The Strategist

Three prejudices about business strategy


08/13/2021 - 09:31



Companies spend a great deal of time meticulously developing strategic plans. But most executives estimate their success rate of 25% to 35% at best, while less optimistic experts cite a very low 10%. Why is it so difficult? Let's take a look at the major myths about business strategies.



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Prejudice 1. Implementation means following a plan

Strategic plans don't always survive a clash with reality. Creating a portfolio of strategic initiatives to ensure strategy success is part of the typical strategic planning process for most companies. These initiatives entail a commitment of human and financial resources, and once adopted, companies are often unwilling to change anything about them.

However, strategy implementation requires flexibility-that is, the ability to grasp and respond to change, making both small and significant changes to their strategy. Companies must also be flexible in reallocating human and financial resources to seize opportunities. People with a fixed mindset, who treat plans as if they were carved in stone and are unwilling to adjust them, will pay dearly to implement what does not fit the new realities.

Prejudice 2. Implementation is about consistency

An almost irrefutable business truth is that consistency, or more simply, "getting everyone rowing in the same direction," is essential. Consistency is undoubtedly a worthy goal, but the problem often lies in the realization of that goal.

Many companies, despite good intentions, quickly turn the process into a top-down directive, where top management proposes a series of seemingly important tasks and imposes them on the organization, with no regard for how staff will perform those tasks. In this situation, execution suffers: local offices create goals that align with management's goals, but do not take into account interests of other groups and teams. Forced cascading creates "functional wells" (acting solely in their own interests), and this makes cross-functional communication difficult.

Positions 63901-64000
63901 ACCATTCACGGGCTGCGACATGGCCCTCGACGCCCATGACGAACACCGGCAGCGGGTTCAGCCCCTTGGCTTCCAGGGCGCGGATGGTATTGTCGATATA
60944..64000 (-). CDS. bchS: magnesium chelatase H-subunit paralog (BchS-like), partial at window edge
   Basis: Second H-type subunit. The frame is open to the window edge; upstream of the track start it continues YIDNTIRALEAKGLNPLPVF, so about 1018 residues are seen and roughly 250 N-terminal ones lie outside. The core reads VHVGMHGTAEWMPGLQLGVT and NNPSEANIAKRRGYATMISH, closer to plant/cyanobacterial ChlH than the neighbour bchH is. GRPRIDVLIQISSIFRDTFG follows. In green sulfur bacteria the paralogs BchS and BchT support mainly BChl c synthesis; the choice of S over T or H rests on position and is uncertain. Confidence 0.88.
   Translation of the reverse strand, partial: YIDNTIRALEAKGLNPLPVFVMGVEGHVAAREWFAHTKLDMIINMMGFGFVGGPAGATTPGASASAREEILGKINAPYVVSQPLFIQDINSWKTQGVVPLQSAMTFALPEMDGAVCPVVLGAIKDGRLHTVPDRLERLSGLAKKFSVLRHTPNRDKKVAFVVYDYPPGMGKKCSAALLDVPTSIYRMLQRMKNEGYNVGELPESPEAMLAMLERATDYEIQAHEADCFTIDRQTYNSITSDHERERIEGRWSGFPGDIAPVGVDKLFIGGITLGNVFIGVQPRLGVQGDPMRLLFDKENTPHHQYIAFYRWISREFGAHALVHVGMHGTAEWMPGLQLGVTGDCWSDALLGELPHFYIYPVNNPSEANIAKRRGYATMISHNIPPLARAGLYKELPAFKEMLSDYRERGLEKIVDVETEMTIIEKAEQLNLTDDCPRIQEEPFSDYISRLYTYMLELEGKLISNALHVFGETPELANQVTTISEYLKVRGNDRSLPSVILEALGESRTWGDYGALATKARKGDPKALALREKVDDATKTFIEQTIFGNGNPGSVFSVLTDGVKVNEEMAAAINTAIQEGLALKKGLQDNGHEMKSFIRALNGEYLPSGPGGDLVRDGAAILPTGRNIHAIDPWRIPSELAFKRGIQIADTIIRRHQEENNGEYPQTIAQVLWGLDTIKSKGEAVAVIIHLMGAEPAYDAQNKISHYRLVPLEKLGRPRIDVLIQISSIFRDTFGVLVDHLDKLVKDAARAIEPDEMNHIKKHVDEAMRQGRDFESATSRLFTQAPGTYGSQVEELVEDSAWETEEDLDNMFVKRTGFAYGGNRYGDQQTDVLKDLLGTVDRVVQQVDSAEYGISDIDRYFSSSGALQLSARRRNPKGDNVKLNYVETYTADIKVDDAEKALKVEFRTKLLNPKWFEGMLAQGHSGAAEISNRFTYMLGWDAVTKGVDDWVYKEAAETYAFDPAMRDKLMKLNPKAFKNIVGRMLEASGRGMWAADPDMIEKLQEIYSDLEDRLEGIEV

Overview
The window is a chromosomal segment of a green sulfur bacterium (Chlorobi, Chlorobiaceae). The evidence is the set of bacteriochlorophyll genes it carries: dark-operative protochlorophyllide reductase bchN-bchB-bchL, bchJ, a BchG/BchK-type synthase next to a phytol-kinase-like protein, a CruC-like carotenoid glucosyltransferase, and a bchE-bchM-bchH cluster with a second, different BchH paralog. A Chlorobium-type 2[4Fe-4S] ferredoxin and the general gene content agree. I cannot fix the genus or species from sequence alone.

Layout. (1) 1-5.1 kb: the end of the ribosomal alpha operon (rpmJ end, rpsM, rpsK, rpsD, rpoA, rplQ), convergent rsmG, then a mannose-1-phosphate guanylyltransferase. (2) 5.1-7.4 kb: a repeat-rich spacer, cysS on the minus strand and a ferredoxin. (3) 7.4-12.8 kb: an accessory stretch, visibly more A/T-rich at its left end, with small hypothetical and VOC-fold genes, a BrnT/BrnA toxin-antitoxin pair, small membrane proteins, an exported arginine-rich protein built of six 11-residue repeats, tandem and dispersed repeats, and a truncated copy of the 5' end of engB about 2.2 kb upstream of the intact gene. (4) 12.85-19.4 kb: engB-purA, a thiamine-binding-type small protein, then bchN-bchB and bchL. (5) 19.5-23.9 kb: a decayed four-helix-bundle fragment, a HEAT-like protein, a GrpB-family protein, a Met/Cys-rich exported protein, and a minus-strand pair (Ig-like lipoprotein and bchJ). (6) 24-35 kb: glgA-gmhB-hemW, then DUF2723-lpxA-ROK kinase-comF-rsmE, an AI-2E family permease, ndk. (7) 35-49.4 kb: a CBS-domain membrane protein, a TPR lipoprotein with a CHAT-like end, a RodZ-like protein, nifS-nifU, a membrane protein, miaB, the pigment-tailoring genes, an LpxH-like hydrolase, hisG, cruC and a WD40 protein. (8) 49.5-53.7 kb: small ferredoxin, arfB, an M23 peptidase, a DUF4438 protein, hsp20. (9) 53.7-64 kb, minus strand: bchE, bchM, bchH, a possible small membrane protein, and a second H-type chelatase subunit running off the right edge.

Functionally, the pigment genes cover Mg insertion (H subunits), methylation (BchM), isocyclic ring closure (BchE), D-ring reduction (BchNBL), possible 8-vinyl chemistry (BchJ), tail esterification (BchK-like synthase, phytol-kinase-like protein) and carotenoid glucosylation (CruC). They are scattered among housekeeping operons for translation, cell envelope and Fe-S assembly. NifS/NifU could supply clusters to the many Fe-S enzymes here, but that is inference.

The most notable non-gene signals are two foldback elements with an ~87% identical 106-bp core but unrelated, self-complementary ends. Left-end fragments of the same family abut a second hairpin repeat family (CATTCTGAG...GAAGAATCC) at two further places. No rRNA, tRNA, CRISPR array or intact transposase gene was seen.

Prejudice 3. Communication is understanding

Given the availability of simple and relatively inexpensive ways to communicate digitally, even small companies can dramatically increase their ability to communicate with their employees. Unfortunately, the information rarely reaches the consciousness of the listeners.

A survey of managers of 250 companies around the world showed that only half of them could even name the key objective of their company. This is a very low indicator, but other studies have demonstrated an even poorer understanding of the company's priorities. The survey revealed that only one in seven people - that is 15% - was able to articulate their company's main purpose.

There are different explanations for this phenomenon, but it is quite common to see the tendency for organizations to burden employees with incomprehensible terms (jargon). It often happens that a company has core values, strategic priorities, mission, vision, code of ethics, key competencies and the like - but all of these are nothing more than buzzwords. Not surprisingly, employees are confused: they don't know what these words mean or what to focus on, so they don't pay much attention to any of them.

Based on “Objectives and Key Results: Driving Focus, Alignment, and Engagement with OKRs” by Paul R. Niven and Ben Lamorte